Microsoft Video 1

From MultimediaWiki
Jump to: navigation, search

This page is based on the document 'Description of the Microsoft Video-1 Decoding Algorithm' by Mike Melanson found at http://multimedia.cx/video1.txt.'

Microsoft Video 1 is a vector quantizer video codec with frame differencing that operates in either a palettized 8-bit color space or a 16-bit RGB color space. Video 1 was originall developed by Media Vision and was processed in hardware by a PC expansion card.

Video 1 is a rather simple algorithm. The algorithm operates on 4x4 blocks of pixels, which implies that the source data to be compressed must be divisible by 4 in both its width and height. Just like decoding a Microsoft BMP image, decoding a frame of Video 1 data is a bottom-to-top operation.

The Video 1 codec has two variants: One variant encodes 8-bit palettized data, where the palette is stored in the AVI file header. The second variant encodes 16-bit colors. Actually, the colors are BGR555 data, and the top bit is sometimes used for extra encoding information. To determine which variant a particular AVI file uses, examine the AVI file header, specifically the biBitCount field of the bitmap header within the AVI file header.

8-bit Video-1 Data

In the 8-bit variant of Video 1, the decoded 8-bit pixel values are indices into the palette table stored in the AVI file that transported the Video 1 data.

In order to decode the Video 1 data, traverse through the encoded byte stream, reading the first two bytes into byte_a and byte_b, respectively. The value of byte_b will usually indicate what to do next.

  • byte_a == 0 && byte_b == 0 && all of the 4x4 image blocks have been traversed, then decode is finished
  • 0x84 <= byte_b < 0x88:

This code specifies that a certain number of blocks should be skipped in the output stream. This is useful for frame differencing (encoding changes from frame to frame) and thus achieving greater compression. The formula for skipping is:

if (0x84 <= byte_b <= 0x87) [100001xx] then
  skip n blocks, where n is computed as (byte_b - 0x84) * 256 + byte_a
  since byte_b has to be >= 0x84 and <= 0x87, values of byte_b are restricted from 0..3,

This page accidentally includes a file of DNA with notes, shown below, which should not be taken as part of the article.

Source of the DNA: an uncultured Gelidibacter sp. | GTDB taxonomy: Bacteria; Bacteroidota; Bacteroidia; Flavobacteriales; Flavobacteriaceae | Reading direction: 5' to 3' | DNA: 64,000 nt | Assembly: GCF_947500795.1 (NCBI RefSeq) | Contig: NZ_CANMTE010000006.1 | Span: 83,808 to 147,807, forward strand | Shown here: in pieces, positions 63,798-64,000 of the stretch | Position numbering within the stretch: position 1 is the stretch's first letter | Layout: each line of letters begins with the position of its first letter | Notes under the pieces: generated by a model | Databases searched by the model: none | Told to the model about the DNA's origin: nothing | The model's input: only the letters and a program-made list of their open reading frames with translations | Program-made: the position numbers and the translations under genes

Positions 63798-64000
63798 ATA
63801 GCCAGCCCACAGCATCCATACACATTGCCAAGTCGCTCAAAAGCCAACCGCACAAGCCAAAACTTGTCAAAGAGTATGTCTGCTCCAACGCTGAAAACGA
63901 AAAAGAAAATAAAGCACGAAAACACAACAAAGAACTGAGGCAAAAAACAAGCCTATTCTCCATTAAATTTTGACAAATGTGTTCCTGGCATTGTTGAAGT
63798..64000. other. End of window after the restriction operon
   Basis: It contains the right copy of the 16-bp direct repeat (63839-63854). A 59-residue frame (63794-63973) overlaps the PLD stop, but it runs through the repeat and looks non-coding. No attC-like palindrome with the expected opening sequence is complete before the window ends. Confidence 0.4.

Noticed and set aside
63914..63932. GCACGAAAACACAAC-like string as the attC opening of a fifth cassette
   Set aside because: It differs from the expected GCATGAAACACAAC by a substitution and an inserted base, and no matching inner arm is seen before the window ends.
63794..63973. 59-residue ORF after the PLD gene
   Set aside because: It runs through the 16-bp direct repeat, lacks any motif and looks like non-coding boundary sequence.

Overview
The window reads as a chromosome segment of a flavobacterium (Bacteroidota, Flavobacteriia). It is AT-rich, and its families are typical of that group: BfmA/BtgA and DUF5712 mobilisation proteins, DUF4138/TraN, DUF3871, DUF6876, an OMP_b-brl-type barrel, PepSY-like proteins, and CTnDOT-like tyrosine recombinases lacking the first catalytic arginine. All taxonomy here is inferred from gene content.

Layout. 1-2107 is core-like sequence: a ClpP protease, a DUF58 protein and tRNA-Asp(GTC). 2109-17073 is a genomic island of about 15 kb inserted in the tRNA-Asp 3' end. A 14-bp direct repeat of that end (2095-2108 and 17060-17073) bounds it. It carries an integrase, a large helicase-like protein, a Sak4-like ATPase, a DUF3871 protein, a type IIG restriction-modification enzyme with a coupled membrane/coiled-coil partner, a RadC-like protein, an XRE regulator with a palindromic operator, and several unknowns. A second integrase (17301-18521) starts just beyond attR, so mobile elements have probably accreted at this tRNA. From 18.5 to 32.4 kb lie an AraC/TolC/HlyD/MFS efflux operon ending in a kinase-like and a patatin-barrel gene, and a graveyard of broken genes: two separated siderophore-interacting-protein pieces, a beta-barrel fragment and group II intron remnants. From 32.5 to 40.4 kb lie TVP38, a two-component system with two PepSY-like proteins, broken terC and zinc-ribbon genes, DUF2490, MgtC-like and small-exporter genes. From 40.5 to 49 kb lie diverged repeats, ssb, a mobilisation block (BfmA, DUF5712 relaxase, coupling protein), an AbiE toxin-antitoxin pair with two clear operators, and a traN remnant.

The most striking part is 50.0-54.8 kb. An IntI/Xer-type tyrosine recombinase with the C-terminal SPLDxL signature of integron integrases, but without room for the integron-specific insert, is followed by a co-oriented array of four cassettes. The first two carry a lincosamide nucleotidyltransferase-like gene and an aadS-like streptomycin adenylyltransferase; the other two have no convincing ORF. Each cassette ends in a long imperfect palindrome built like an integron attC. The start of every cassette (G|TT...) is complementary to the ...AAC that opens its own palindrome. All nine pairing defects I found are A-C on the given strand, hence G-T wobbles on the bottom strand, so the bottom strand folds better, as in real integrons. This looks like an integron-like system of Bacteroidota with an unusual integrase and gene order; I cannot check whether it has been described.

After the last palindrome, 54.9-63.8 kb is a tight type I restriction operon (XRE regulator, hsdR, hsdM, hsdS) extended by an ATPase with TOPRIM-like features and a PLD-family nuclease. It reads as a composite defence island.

which means this command can skip anywhere from 0..1023 blocks (if byte_b is 0x87 and byte_a is 0xFF)
  • byte_b < 0x80, 2-color encoding:

In this encoding, the next 2 bytes in the encoded byte stream are color_a and color_b, respectively. Byte_a and byte_b turn into sets of flags that represent which color, a or b, to place into a particular pixel in the decoded block. The flags are laid out as follows:

  b4 b5 b6 b7
  b0 b1 b2 b3
  a4 a5 a6 a7
  a0 a1 a2 a3

For example, if bit 0 of byte_a is 1, the lower left pixel of the block is color_a. Otherwise, it's color_b. In all, a 2-color block is encoded as 4 bytes:

 byte_a
 byte_b

 color_a
 color_b
  • 0x90 <= byte_b, 8-color encoding:

In this encoding, a single 4x4 block can have as many as 8 colors. More accurately, the 4x4 block is subdivided into 4 2x2 quads, each of which can have 2 colors. The quads are laid out as follows:

 +-------+-------+
 |       |       |
 | quad3 | quad4 |
 |       |       |
 +-------+-------+
 |       |       |
 | quad1 | quad2 |
 |       |       |
 +-------+-------+

As in 2 color encoding, byte_a and byte_b become sets of flags indicating which color pixel to place in the decoded block. The flag matrix is laid out the same as in the 2 color encoding:

 b4 b5 b6 b7
 b0 b1 b2 b3
 a4 a5 a6 a7
 a0 a1 a2 a3

The 2 possible colors for each of the four quads directly follow the two block bytes. In all, an 8-color block is encoded as 10 bytes:

 byte_a
 byte_b

 quad1_a
 quad1_b

 quad2_a
 quad2_b

 quad3_a
 quad3_b

 quad4_a
 quad4_b

For example, if bit 7 of byte_b is 1 then the color represented by quad4_a is placed in the top right corner of the 4x4 block. Otherwise, it's quad4_b.